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Dark, with a couple chuckles underneath.

"...the friendship of these girls and their mysterious society was the salve I needed to cope, if not survive."

Friendship, when it can be found, often is a salvation.

So, though, obviously, were your inner resources.

News about Dating and related topics  Archive  On the George Washington Bridge Project: Adventures in Fifth-Grade

[...] You Been Blinded - Now in Dazzling HD put an intriguing blog post on On the George Washington Bridge Project: Adventures in Fifth-Grade…Here’s a quick excerptMy fifth grade teacher, Mr. W, was a large, macho man with a mustache and a tight perm. [...]

James van Maanen

Ah, fifth grade! It all seems so innocent now, though it seemed pretty awful at the time. Wish I'd had a group of girls to befriend ME! You had a pretty weird teacher in Mr. W, however. In my own fifth grade (back in 1951), the teachers were nothing like that. In fact, it was odd to encounter any male teaching elementary school.

Rottin' in Denmark

"I managed to catch a glimpse of a note being prepared by one in which a list was being prepared declaring who was or wasn’t a “Cheddaball,” which I soon gathered was a slightly pejorative term "

There was a girl on my school bus who used to yell 'you ain't got no biscuit!' to fellow students she didn't like. I remember this being incredibly cutting at the time, and since I was a member of the be-bussed ingroup, being thankful that I had biscuits.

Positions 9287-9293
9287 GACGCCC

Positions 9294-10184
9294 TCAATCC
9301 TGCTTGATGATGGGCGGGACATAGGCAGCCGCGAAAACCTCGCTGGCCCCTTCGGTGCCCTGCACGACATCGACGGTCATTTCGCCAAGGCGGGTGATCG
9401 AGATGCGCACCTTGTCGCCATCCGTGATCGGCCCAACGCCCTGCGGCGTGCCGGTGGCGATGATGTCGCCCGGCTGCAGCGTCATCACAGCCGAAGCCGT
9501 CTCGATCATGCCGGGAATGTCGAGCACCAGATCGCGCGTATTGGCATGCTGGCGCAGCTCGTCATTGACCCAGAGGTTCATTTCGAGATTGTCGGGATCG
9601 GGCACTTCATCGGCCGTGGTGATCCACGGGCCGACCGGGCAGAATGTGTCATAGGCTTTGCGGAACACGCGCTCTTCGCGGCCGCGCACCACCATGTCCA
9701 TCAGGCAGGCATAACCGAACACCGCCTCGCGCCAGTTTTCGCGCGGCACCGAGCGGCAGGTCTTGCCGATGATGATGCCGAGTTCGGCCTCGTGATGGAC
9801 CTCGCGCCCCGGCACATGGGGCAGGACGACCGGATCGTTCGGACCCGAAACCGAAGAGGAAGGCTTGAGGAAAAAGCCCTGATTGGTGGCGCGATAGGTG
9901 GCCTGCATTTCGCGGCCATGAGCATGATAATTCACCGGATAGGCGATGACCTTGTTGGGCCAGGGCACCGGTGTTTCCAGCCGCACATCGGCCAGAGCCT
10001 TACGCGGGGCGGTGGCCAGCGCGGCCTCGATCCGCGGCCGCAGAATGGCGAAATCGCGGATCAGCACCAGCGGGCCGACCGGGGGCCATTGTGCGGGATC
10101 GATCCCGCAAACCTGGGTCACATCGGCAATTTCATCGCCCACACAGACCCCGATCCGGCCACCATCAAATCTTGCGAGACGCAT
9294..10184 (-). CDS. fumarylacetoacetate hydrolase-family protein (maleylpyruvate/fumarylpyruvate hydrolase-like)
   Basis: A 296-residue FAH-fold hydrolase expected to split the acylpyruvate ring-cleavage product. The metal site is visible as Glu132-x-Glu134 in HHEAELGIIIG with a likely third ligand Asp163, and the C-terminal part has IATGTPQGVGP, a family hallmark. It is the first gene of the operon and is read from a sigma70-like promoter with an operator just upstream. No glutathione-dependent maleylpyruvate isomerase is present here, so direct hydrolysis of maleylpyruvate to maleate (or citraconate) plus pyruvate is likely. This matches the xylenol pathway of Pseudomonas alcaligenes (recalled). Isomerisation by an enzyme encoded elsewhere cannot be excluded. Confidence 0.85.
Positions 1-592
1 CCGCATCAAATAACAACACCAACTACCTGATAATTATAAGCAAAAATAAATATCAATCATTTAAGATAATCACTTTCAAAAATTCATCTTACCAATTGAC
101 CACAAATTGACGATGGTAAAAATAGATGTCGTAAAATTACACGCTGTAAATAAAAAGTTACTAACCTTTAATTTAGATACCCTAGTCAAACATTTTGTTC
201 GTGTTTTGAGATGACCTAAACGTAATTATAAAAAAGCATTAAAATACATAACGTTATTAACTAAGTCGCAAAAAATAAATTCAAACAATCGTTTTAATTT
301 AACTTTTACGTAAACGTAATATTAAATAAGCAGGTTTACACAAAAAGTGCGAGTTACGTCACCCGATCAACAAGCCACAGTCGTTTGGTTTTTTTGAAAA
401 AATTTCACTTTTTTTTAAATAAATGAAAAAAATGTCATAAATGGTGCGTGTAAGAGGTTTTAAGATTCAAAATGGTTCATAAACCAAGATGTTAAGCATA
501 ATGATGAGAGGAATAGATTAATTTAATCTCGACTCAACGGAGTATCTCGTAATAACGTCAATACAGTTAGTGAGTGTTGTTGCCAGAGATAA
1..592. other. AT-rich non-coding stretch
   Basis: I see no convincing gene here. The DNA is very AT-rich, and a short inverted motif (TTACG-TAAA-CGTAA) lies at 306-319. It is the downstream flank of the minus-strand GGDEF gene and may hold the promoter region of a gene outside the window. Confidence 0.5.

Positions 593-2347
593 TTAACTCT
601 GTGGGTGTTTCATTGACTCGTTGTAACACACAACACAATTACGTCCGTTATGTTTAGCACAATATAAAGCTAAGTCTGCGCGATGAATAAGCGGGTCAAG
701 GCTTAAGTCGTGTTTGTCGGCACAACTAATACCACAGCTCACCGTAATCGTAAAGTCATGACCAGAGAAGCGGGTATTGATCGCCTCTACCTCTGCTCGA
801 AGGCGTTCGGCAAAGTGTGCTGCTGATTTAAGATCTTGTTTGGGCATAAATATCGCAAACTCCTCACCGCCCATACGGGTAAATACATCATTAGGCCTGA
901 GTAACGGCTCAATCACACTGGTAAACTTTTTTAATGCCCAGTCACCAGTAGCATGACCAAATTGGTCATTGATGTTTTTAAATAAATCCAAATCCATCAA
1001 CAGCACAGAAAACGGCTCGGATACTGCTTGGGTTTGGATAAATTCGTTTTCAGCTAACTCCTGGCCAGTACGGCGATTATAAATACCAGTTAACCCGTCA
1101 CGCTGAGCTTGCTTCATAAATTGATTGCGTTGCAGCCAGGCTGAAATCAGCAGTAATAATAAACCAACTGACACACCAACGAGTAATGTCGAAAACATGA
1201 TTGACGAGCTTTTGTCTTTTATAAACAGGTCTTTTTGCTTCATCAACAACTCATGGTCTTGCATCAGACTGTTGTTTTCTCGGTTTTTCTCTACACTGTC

Francis S.

Fifth grade was the beginning of the worst years of my life... it really didn't become awful until sixth grade though. But when I started fifth grade, I was determined to slough off my old teacher's pet image, so I decided to be, um, bad. I taught myself to swear, starting with "damn." And I ended up getting in trouble in most of my classes, including having to spend the year in music class sitting by myself on the other side of the room from the rest of the class, which in fact allowed me to make fun of the music teacher without being seen. And my social studies teacher, Miss Bendix, used to corner my mother in the grocery store and cry, complaining that I was the ringleader of the class. None of which had any affect on my schoolmates' view of me - I remained a wussy little teacher's pet to them no matter what I did.